Avinash Sridharan

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Current data collection protocols for wireless sensor networks are mostly based on quasi-static minimum-cost routing trees. We consider an alternative, highly-agile approach called backpressure routing, in which routing and forwarding decisions are made on a per-packet basis. Although there is a considerable theoretical literature on backpressure routing,(More)
When the data rates in sensor networks are comparable to the available channel bandwidth, traditional randomized access schemes face the problem of energy inefficiency and reduced throughput due to increased MAC collisions as well as the problem of unfair data delivery. We argue that under such conditions it is preferable to focus on techniques for(More)
Considerable research has been done on detecting and blocking portscan activities that are typically conducted by infected hosts to discover other vulnerable hosts. However, the focus has been on enterprise gateway-level intrusion detection systems where the traffic volume is low and network configuration information is readily available. This paper(More)
The state of the art congestion control algorithms for wireless sensor networks respond to coarse-grained feedback regarding available capacity in the network with an additive increase multiplicative decrease mechanism to set source rates. Providing precise feedback is challenging in wireless networks because link capacities vary with traffic on interfering(More)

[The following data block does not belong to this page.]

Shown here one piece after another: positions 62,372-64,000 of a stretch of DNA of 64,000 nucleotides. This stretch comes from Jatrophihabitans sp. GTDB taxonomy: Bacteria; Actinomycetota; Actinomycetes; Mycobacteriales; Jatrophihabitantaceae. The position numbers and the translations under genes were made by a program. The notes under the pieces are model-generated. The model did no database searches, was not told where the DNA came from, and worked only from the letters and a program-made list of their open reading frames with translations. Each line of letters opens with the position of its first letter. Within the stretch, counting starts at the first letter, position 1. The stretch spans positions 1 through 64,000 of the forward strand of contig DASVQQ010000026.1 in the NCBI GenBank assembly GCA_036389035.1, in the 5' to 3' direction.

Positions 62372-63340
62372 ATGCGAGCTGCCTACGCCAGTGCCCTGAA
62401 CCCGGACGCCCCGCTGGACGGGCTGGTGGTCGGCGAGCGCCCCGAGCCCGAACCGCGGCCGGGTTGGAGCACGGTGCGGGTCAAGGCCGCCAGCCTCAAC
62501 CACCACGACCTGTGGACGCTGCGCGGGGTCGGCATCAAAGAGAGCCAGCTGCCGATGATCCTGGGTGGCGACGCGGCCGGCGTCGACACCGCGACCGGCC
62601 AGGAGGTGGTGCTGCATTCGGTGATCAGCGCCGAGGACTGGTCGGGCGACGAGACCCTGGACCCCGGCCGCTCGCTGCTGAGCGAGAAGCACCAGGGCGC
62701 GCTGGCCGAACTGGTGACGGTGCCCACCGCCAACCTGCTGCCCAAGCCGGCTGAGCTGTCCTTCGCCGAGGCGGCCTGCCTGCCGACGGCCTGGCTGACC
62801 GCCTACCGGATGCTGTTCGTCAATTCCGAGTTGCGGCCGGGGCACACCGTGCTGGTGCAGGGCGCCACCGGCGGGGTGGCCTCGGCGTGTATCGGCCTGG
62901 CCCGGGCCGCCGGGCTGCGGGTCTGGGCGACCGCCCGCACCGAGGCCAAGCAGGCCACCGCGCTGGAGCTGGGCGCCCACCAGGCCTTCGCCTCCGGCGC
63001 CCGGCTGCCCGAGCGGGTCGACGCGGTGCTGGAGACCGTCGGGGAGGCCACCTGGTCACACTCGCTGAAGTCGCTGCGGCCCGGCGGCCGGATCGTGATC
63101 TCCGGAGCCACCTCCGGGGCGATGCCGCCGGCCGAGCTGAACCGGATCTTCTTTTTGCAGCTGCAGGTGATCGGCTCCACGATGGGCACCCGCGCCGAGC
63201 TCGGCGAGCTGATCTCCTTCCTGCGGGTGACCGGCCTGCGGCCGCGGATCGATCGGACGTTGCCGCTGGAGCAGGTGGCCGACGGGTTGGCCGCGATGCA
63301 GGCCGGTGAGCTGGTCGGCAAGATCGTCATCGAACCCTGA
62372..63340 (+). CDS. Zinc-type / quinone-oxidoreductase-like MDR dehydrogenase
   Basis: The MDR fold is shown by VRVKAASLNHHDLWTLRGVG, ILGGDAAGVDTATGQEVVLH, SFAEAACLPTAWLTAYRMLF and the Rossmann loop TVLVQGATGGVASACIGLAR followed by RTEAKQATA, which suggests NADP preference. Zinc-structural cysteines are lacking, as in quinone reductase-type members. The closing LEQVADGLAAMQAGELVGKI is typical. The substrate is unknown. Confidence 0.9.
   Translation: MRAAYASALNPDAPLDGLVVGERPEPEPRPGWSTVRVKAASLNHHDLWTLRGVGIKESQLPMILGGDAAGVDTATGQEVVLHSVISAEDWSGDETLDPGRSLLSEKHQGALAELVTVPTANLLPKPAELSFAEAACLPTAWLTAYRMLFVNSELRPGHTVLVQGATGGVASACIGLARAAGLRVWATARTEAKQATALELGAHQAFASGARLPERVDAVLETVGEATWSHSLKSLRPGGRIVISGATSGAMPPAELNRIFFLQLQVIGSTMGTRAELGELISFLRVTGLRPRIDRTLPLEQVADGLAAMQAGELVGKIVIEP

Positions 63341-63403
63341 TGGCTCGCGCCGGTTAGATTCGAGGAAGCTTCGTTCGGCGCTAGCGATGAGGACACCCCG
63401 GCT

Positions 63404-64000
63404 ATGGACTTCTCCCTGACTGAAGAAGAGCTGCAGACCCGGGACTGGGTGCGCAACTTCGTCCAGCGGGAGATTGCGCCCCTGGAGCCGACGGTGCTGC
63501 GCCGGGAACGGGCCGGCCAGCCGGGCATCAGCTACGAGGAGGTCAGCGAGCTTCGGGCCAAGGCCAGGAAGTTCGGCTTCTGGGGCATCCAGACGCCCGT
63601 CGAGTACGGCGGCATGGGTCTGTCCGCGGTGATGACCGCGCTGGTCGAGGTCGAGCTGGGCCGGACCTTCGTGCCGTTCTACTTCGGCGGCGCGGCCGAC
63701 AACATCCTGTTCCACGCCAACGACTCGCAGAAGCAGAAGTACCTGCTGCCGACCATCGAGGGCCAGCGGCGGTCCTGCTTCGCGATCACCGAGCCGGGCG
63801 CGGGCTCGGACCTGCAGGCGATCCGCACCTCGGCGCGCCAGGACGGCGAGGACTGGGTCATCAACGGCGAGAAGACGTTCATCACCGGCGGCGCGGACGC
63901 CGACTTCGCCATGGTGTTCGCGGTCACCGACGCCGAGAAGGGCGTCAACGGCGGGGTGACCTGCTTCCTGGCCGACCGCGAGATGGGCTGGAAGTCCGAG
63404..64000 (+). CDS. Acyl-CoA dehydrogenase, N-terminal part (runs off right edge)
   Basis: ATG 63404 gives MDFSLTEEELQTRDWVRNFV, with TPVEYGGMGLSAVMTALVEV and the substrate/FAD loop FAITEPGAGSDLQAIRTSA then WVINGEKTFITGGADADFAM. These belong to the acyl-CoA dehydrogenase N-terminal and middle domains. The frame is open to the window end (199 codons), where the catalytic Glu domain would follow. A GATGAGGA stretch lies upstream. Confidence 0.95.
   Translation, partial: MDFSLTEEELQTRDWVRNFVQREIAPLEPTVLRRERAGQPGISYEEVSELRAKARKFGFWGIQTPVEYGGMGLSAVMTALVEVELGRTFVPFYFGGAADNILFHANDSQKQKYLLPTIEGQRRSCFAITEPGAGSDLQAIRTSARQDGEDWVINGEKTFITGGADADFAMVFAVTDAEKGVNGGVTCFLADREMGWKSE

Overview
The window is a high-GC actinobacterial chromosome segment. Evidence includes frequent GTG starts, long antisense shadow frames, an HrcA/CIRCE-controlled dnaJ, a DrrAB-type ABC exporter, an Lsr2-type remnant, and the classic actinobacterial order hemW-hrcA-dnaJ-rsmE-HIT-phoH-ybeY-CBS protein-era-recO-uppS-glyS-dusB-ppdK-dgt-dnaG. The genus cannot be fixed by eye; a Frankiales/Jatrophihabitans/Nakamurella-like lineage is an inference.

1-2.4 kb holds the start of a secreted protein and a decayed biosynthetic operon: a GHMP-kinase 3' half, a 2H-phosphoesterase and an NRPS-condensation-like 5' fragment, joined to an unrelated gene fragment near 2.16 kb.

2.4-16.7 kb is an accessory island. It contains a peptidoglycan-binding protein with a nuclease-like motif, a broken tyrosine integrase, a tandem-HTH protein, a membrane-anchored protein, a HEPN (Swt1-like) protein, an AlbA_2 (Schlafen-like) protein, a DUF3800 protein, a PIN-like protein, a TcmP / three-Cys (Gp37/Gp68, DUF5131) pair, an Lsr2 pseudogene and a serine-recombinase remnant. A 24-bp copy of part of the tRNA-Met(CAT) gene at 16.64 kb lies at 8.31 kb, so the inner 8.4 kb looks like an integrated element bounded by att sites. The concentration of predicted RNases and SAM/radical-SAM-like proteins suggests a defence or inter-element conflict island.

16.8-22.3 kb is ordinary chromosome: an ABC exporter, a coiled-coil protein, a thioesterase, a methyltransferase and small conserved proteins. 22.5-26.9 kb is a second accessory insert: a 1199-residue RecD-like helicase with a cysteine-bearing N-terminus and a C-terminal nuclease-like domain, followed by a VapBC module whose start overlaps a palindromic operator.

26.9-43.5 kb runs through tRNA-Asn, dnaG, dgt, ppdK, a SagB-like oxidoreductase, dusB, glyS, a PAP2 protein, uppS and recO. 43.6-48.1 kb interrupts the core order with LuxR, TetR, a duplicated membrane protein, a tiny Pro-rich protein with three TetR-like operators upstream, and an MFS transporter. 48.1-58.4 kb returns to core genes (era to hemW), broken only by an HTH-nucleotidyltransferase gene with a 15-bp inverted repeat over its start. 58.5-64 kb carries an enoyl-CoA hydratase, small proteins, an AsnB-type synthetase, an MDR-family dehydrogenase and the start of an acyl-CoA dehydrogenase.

The state of the art for optimal data-gathering in wireless sensor networks is to use additive increase algorithms to achieve fair rate allocation while implicity trying to maximize network utilization. We explicitly formulate the problem of maximizing the network utilization subject to a max-min fair rate allocation constraint in the form of two coupled(More)
1 This paper describes an ongoing project investigating embedded networked sensing for structural health monitoring applications. The vision is of many low-power sensor “motes” embedded throughout the structure with a smaller number of nodes that can provide local excitation. The challenge is to develop both the networking algorithms to reliably communicate(More)
From a theoretical standpoint, backpressure-based techniques present elegant cross-layer rate control solutions that use only local queue information. It is only recently that attempts are being made to design real world wireless protocols using these techniques. To aid this effort, we undertake a comprehensive experimental evaluation of backpressure(More)
In the last few years, several studies have analyzed the performance of flooding and random walks as querying mechanisms for unstructured wireless sensor networks. However, most of the work is theoretical in nature and while providing insights into the asymptotic behavior of these querying mechanisms, does not account for the non-idealities faced by the(More)
From a theoretical standpoint, backpressure-based techniques present elegant cross-layer rate control solutions that use only local queue information. It is only recently that attempts are being made to design real world wireless protocols using these techniques. To aid this effort, we undertake a comprehensive experimental evaluation of backpressure(More)
The state of the art congestion control algorithms for wireless sensor networks respond to coarse-grained feedback regarding available capacity in the network with an additive increase multiplicative decrease mechanism to set source rates. Providing precise feedback is challenging in wireless networks because link capacities vary with traffic on interfering(More)